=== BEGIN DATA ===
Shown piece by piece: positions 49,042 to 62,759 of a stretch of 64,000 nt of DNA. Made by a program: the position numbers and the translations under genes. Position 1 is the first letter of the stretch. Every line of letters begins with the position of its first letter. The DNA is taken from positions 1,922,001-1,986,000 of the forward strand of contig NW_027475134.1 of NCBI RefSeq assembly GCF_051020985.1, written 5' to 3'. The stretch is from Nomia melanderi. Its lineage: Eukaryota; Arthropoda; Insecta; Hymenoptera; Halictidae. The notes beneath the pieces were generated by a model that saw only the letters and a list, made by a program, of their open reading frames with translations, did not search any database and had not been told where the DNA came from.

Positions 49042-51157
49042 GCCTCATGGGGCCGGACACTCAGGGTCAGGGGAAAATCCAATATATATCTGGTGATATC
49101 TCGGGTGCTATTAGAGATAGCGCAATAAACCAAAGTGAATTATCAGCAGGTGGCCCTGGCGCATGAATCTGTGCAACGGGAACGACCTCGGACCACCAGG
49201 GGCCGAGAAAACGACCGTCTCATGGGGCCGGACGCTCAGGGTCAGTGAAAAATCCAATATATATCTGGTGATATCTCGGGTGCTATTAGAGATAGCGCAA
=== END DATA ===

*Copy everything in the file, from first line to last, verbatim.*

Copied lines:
Shown piece by piece: positions 49,042 to 62,759 of a stretch of 64,000 nt of DNA. Made by a program: the position numbers and the translations under genes. Position 1 is the first letter of the stretch. Every line of letters begins with the position of its first letter. The DNA is taken from positions 1,922,001-1,986,000 of the forward strand of contig NW_027475134.1 of NCBI RefSeq assembly GCF_051020985.1, written 5' to 3'. The stretch is from Nomia melanderi. Its lineage: Eukaryota; Arthropoda; Insecta; Hymenoptera; Halictidae. The notes beneath the pieces were generated by a model that saw only the letters and a list, made by a program, of their open reading frames with translations, did not search any database and had not been told where the DNA came from.

Positions 49042-51157
49042 GCCTCATGGGGCCGGACACTCAGGGTCAGGGGAAAATCCAATATATATCTGGTGATATC
49101 TCGGGTGCTATTAGAGATAGCGCAATAAACCAAAGTGAATTATCAGCAGGTGGCCCTGGCGCATGAATCTGTGCAACGGGAACGACCTCGGACCACCAGG
49201 GGCCGAGAAAACGACCGTCTCATGGGGCCGGACGCTCAGGGTCAGTGAAAAATCCAATATATATCTGGTGATATCTCGGGTGCTATTAGAGATAGCGCAA